re the document cited. The world, including its political climate, have changed a lot since 1984. Have there been changes/responses made by liberation theology to accommodate criticism by traditionalists, etc?
Incidentally, where does the “anti-love” notion of “companionista” fit into/not fit into that theology if at all?

We are to work for justice for all people through legislation and be a prophetic moral public voice. Living out the Beatitudes, performing spiritual and corporal works of mercy,

But we must always work within the standard of Christ Himself, because the fruits of the Holy Spirit unite people and not divide them.

But yes, I think of John Paul II in ‘Centesimus Annus’, where the State exists to serve the people and not the other way around for an example.

You have encyclicals addressing modern society going back to Pope Leo XIII at the advent of the industrial revolution and workers’ rights. There are many pastoral letters out today to support the worker, for those who must work on Sunday’s, for just wages, all within the frame work of society.

Encyclicals and bishops’ pastoral letters address social justice for today in context of each one’s particular diocese. People just need to be involved Catholics by keeping in tune with their local bishop.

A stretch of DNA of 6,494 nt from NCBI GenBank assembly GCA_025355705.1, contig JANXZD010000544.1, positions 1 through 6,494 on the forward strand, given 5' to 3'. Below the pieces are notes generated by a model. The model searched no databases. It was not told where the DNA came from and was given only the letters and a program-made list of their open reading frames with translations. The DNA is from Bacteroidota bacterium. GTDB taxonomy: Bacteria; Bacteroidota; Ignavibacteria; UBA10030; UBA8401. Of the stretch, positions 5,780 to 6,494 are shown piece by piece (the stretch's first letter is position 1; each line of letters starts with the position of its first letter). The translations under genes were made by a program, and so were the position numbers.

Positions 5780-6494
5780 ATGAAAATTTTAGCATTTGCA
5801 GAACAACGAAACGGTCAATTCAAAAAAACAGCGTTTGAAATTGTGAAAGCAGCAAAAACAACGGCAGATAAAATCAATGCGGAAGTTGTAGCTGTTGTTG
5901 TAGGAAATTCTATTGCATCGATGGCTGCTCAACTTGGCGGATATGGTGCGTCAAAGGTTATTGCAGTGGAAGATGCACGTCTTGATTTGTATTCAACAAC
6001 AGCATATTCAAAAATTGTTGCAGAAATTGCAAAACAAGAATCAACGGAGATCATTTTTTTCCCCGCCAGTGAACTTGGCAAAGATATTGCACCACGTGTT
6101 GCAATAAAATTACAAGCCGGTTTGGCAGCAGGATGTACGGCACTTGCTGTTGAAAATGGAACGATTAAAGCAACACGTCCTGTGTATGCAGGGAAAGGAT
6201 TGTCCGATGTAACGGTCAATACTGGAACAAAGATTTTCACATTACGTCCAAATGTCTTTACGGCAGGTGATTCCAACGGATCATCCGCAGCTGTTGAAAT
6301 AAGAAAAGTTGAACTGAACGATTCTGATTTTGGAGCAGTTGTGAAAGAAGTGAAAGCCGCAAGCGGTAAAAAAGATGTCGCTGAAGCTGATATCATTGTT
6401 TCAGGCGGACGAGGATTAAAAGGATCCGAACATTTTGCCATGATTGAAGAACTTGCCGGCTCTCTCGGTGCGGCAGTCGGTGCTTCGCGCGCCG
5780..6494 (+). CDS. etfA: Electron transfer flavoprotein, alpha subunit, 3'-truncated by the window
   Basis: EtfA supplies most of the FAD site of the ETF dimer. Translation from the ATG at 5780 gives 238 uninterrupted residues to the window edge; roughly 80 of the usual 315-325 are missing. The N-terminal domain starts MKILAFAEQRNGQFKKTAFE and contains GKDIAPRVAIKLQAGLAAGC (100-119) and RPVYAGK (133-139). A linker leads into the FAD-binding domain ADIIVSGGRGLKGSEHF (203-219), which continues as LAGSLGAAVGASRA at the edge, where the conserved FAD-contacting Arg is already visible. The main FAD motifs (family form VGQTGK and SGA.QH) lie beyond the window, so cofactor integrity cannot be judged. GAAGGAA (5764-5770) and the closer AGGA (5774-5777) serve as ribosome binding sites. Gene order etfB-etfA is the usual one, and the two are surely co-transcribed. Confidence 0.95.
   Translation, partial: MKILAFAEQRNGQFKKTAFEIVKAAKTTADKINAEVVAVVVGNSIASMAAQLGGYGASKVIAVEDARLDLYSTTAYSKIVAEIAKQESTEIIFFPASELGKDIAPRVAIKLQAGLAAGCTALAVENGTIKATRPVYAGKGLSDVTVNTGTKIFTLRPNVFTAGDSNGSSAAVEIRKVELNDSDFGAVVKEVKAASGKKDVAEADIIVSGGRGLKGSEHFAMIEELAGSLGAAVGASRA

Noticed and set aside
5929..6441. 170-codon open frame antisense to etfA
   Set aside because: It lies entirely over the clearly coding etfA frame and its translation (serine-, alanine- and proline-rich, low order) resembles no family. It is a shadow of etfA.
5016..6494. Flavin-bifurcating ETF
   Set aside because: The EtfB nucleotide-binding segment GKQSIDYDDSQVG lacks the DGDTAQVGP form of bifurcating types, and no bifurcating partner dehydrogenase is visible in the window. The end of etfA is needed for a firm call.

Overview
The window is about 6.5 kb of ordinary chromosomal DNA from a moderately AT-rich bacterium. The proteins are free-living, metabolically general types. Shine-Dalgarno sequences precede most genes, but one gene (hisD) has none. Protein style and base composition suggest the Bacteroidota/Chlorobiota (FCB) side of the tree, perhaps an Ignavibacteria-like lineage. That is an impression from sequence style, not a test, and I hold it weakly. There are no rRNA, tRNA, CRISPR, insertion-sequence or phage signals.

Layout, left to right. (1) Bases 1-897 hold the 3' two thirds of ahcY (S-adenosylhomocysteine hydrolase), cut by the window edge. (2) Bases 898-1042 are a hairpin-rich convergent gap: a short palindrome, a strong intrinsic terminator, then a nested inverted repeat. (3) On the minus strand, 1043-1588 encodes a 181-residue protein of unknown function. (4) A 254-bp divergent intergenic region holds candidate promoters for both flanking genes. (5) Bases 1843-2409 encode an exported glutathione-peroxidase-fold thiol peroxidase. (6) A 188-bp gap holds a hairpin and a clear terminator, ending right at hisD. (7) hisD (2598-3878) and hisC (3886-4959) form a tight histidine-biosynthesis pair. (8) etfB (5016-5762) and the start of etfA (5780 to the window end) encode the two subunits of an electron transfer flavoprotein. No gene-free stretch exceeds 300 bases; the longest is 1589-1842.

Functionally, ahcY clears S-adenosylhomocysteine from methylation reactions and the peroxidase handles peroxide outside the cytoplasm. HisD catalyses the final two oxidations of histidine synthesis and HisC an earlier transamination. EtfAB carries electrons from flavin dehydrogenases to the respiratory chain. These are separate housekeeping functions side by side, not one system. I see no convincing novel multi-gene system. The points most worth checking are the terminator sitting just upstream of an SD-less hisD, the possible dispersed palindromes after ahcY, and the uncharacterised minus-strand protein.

**
Does any one have an explanation of what liberation theology proclaims?
Is there a debate/controversy between traditionalists and liberation theology people?
What is the controversy?
Does any one have any good sites/books to explain all this?
**

Is equality and communalism exclusively a Marxist idea? I always thought that both were parts of Christ’s message.
Labels? Condemmed? It would be easier for a camal to go thru the eye of a needle, then a rich man to enter heaven.
Jesus was for the poor, not the elites. He was the original liberation theologist!

I’d qualify that. He was for the rich too, because he came to save all of us.

He did caution the rich that they would have a harder time getting saved than the poor.